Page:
Everyone loves Agile and the way it is replacing all the older methodologies and development models with a streamlined and sustainable system for faster delivery cycles. However, the ever-prevailing Manual testing practice has always kept the QA teams from entirely adopting Continuous Integration and Continuous Delivery, making Agility unreachable. Fortunately, tools like Jenkins help reach the goals of the CI/CD pipeline, i.e., to maintain a continuous flow of software updates in production and shorter release cycles at reduced costs.
Jenkins and its relation to DevOps and CI/CD
We know that Continuous Integration and Continuous Delivery are integral parts of the DevOps process and inevitable in the Agile approach. It has completely changed the way the development and QA team delivered the software. Let us briefly understand DevOps, CI/CD pipeline, and Jenkins before moving ahead.
In simple terms, DevOps is an engineering approach to unify the development and IT operations to improve and minimize the software development lifecycle. It aims at delivering high-quality software at faster speeds as compared to traditional methods.
Continuous Integration/Continuous Delivery (CI/CD) pipeline is the set of steps aimed at improving the software delivery using the DevOps approach. It enables the development team to handle frequent code changes for faster and reliable product delivery. This entire process is automated using CI/CD tools like Jenkins that provide continuous monitoring of the app and providing reports on the status.
Jenkins was earlier known as Hudson. It was started in 2004 by Kohsuke Kawaguchi, who worked as a developer in Sun Microsystems. Kohsuke did not like that he had to build the code and fix the errors repetitively. So, he created an automation server to do the job in lesser time. In 2011, he renamed Hudson as Jenkins because Oracle, who owned Sun, had a dispute with Hudson’s open source community. Kohsuke open-sourced it to the community and made it available to the world. Soon Jenkins became popular and still leads the market.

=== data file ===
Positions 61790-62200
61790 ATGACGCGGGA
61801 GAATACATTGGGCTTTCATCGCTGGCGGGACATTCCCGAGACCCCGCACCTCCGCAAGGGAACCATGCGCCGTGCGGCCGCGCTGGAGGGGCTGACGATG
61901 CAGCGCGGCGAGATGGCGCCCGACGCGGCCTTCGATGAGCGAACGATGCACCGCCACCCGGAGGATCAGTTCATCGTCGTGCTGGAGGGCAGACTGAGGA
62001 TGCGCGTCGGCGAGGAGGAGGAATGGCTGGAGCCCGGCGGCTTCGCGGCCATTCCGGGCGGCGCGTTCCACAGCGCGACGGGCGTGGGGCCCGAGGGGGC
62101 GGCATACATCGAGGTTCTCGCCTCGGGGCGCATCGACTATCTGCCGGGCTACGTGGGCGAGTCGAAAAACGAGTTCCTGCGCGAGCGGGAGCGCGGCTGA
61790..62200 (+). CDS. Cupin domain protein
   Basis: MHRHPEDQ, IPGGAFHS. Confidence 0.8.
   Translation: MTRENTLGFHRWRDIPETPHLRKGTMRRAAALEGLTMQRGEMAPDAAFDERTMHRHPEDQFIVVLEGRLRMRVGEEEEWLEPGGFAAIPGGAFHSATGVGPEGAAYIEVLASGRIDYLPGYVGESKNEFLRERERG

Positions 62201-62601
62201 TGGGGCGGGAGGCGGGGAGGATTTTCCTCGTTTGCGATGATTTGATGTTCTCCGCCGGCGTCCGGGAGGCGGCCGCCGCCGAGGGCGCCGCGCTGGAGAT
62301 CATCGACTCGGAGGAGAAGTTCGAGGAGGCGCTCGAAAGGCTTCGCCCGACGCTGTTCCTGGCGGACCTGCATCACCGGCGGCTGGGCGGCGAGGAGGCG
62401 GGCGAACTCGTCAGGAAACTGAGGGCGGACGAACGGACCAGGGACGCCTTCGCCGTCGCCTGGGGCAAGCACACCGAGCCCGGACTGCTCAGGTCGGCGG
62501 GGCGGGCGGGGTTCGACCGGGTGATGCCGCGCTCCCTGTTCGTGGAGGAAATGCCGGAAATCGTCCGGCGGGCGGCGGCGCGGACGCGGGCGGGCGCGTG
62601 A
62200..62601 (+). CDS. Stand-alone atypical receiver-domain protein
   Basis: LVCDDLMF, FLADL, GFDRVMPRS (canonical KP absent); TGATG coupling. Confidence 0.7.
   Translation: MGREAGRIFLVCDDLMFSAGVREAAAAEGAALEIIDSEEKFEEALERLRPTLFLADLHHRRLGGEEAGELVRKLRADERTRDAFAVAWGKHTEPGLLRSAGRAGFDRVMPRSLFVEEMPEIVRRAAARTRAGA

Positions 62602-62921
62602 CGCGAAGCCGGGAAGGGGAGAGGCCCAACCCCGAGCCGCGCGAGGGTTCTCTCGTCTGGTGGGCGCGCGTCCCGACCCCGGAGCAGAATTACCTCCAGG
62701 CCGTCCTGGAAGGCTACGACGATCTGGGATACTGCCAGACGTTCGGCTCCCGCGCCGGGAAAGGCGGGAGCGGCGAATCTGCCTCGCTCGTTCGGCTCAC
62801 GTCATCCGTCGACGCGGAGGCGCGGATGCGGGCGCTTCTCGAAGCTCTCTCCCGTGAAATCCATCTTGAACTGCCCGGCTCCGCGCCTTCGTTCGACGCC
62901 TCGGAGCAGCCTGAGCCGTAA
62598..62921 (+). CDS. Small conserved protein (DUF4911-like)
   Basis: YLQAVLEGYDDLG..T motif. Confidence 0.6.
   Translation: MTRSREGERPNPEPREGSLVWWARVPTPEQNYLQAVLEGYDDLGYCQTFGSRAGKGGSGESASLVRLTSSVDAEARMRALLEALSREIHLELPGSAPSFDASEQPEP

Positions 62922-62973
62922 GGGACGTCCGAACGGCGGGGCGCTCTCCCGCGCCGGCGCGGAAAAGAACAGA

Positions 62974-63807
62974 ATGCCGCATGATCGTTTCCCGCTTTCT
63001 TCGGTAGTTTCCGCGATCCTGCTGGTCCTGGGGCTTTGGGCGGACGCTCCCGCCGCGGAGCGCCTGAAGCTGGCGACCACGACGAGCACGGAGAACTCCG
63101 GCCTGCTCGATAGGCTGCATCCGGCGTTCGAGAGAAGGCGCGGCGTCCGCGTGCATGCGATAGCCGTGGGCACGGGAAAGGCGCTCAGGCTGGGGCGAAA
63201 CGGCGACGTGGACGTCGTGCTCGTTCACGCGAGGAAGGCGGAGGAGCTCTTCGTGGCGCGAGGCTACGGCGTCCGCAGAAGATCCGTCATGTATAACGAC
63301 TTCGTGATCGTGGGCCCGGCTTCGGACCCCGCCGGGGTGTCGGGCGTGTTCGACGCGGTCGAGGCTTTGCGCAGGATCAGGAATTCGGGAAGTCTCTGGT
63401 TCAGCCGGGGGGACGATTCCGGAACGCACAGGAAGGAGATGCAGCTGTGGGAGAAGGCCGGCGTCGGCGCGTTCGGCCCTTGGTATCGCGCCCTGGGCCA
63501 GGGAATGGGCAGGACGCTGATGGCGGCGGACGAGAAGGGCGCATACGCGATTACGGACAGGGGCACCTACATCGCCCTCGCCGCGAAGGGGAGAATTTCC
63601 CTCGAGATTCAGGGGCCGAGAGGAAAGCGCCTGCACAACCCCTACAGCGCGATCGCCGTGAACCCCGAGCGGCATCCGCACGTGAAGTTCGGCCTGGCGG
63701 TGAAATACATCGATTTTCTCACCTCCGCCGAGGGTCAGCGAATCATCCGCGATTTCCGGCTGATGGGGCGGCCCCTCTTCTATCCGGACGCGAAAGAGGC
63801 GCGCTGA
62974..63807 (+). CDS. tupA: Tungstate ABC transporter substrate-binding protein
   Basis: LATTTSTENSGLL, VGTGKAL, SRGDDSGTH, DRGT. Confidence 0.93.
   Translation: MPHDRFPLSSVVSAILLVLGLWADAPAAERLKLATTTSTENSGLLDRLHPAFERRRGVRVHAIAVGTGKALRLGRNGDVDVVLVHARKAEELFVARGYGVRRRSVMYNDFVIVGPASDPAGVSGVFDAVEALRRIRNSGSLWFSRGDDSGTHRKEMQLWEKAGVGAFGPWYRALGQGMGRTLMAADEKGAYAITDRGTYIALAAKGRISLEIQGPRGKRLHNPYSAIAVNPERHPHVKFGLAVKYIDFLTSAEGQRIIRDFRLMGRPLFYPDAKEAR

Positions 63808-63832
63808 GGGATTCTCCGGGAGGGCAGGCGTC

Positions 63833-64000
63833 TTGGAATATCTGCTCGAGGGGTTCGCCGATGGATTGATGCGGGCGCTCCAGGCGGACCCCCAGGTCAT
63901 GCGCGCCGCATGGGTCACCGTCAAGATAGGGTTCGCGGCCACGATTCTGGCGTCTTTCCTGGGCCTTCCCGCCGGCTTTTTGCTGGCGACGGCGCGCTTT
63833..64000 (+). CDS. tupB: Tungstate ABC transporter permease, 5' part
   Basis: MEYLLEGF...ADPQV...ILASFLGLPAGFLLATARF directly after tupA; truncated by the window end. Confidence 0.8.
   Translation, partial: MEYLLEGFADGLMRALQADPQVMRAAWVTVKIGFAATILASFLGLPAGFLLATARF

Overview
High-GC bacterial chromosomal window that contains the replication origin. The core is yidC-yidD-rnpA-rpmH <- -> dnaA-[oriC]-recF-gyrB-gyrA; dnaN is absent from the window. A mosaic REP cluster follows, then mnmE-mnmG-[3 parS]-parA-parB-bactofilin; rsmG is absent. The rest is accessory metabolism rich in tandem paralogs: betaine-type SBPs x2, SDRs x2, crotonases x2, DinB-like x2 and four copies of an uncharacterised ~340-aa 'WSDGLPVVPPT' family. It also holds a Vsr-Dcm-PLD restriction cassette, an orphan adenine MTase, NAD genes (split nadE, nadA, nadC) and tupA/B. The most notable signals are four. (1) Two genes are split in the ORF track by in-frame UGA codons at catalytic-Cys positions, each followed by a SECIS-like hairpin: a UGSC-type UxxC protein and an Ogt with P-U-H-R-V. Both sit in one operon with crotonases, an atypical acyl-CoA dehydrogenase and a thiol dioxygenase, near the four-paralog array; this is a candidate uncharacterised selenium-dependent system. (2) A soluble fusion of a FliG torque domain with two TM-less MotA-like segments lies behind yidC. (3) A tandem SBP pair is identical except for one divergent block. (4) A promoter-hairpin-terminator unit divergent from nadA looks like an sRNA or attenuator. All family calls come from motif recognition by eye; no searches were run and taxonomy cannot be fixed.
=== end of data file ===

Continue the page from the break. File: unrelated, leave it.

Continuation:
- Jenkins is a leading open-source CI/CD tool used to deliver apps faster by introducing automation at different software development stages
- It is written in the JAVA Programming language and is a server-based application using servers such as Apache Tomcat. Even though Jenkins is free, the server on which it runs needs constant updates and maintenance
- Jenkins facilitates CI/CD by automating tasks like build, test, deliver and deploy the software
- Jenkins has a rich plug-in ecosystem that allows it to integrate itself with source code repository hosting parties like GitHub and BitBucket
- It can also integrate with cloud platforms like Amazon, Google Cloud, VMWare, Digital Ocean
- It allows continuity in the software builds, enabling developers to detect errors early
- It is easy to install and configure on popular platforms such as Windows UNIX, Mac OS
- Most importantly, its master-slave feature allows the distribution of jobs across various platforms. In simple terms, the Jenkins server acts as a master that handles scheduling build jobs and further sharing those builds to the slaves for execution. It requests slaves to perform testing and generate reports.
Why Choose Jenkins as our go-to CI/CD tool?
a. Concurrent Approach:
The development team is always building some software, and the need for development is ever-prevailing. The strength of Jenkins lies in handling this scenario adeptly with the help of a concurrent and parallel approach to CI/CD. This feature allows Jenkins to perform multiple types of tasks parallelly, allowing it more space and time for handling what is crucial. It enables teams to build, test, deliver, deploy faster than ever.
For businesses, Jenkins standardizes the Software development process, allows quick adoption of changes and control over software quality. Jenkins gives comfort and confidence to the team because you know that the final product has gone through multiple checks and tests before reaching the end customer. Well-established pipelines act as a guideline for the new teams. Developers, on the other hand, establish a streamlined process for developing similar kinds of software. With the help of flexible and equipped pipeline configuration language, one can perform CI/CD, successfully.